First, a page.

Will COVID-19 spark a cancer vaccine boom?

Will COVID-19 spark a cancer vaccine boom?

The field of DNA vaccines is developing rapidly, particularly in the context of COVID-19, which has seen a number of DNA vaccine candidates go to trial. One such vaccine is COVID eVax by Italian start-up, Takis Biotech

Initially grounded in cancer DNA vaccines, Takis is investigating an individualized cancer vaccine for locally advanced or metastatic solid tumors (stage 3 and 4 and therefore severe with lower survival rates). Takis turned their attention to the pandemic in 2020, utilizing the platform technology they created in cancer and directing it towards COVID-19. Concerned by the potential challenges related to RNA and viral vector vaccines (the most common available currently), particularly around their ability to target new variants, they began investigating the potential for a DNA vaccine. Takis partnered with Rottapharm Biotech to initiate the phase I trial, which is due to conclude in August 2021.

Their hope is that their vaccine candidate could offer protection against the threat of new variants, which is now a significant concern for many governments and public health authorities.

A DNA vaccine can be immediately ‘edited’ and targeted towards any variant, which means there is not the same question mark that exists in relation to whether existing vaccines will work against emerging variants, we simply put the edit into production. As many countries move out of lockdowns and are afforded more freedom, such as international travel, the management of variants is a key concern. Likewise, with DNA vaccines there is no need to store it at sub-zero temperatures which provides a lot of challenges in distribution particularly with continents such as Africa,” commented Luigi Aurisicchio, CEO of Takis.

What are DNA Vaccines?

DNA vaccines use genes from a virus or bacteria to stimulate the immune system. This is different to more conventional vaccines which use whole ‘dead’ bacteria or virus or another part of it such as a protein. The advantages include quicker development times as its easier to make large amounts of a gene rather than making proteins or growing the virus, easier to store and transport as it doesn’t need to be kept at any certain temperature, and they can be very made at low cost.1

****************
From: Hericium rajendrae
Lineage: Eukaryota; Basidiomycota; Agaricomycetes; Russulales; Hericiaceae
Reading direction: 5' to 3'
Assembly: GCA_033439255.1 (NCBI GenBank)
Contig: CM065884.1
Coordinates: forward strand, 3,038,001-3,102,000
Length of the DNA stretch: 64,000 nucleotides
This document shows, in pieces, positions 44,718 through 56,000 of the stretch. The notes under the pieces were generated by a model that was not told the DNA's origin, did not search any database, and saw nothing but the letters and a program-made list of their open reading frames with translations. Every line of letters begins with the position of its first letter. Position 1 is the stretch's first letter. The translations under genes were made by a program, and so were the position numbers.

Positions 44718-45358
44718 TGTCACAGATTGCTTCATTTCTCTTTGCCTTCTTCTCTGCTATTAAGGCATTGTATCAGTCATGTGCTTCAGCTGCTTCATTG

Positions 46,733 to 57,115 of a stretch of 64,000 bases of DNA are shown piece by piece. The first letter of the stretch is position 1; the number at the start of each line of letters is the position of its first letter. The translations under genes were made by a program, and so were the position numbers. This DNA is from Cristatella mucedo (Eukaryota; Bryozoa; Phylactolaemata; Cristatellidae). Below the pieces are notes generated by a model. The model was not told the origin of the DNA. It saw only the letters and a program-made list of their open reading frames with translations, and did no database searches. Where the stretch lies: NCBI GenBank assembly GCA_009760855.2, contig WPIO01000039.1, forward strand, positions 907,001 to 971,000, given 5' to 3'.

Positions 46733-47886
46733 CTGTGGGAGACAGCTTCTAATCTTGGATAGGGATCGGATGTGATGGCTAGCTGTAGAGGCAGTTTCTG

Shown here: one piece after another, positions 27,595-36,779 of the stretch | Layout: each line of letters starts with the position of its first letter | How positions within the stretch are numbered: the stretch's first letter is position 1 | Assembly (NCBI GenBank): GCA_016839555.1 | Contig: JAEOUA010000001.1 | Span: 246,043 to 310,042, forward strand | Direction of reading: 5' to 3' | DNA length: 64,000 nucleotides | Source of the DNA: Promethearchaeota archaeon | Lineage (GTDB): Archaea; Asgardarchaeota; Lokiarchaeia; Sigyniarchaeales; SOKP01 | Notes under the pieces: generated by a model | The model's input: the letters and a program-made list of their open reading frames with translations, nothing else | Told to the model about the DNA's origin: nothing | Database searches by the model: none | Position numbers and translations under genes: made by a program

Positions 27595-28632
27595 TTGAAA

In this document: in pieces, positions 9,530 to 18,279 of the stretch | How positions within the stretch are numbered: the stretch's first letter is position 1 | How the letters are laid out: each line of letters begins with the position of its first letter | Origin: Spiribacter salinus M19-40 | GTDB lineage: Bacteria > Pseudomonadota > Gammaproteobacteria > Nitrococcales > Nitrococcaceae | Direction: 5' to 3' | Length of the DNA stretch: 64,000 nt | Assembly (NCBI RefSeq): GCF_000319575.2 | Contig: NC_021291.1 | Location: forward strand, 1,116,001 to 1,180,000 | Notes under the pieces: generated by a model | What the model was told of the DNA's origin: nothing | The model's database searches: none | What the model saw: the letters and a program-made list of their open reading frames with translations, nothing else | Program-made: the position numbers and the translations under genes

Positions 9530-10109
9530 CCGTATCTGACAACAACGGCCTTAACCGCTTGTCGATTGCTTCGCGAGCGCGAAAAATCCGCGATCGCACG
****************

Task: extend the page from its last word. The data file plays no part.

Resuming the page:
A new era in vaccine technology

New vaccine technology utilized during the COVID-19 pandemic is serving as a ‘proof of concept’ which could significantly advance use in other diseases such as cancer.

For the first time, due to COVID-19, our vaccine technology has been validated in the clinic, which means that we can translate it over to cancer much quicker than we could have before. We now have the evidence to show that it works and can provide potential investors with confidence which will help us to accelerate our progress significantly. As a result, NeoMatrix is a Takis’ spin-off born thanks to the EIT Health Catapult program and will focus on personalized cancer vaccines using the same technology developed at Takis,” continued Fabio Palombo, Director at Takis and Chief Scientific Officer at NeoMatrix Biotech.

Takis Biotech has been supported by EIT Health via its accelerator programs, which aim to support life science start-ups in building and growing their businesses as well as accelerating their products to market. Additionally, the company has been introduced to EIT Health partner research institutes to support with their future clinical trial needs.

According to market analysis, 80% of the Italian biotech industry is made up of small and micro companies, which have been a real driving force for growth in the industry.2 While Italy is considered as a moderate innovator, according to the European innovation scoreboard (a comparative analysis of innovation performance in EU),3 the country’s innovators in the fields of biotech, MedTech and digital health are gaining attention on the world stage and garnering the attention of investors.

Takis hope to resume their work in cancer vaccines imminently and will focus initially on melanoma and lung cancer.

Source: EITHealth.eu

Photo: Luigi Aurisicchio, from Takis Biotech

Will COVID-19 spark a cancer vaccine boom?

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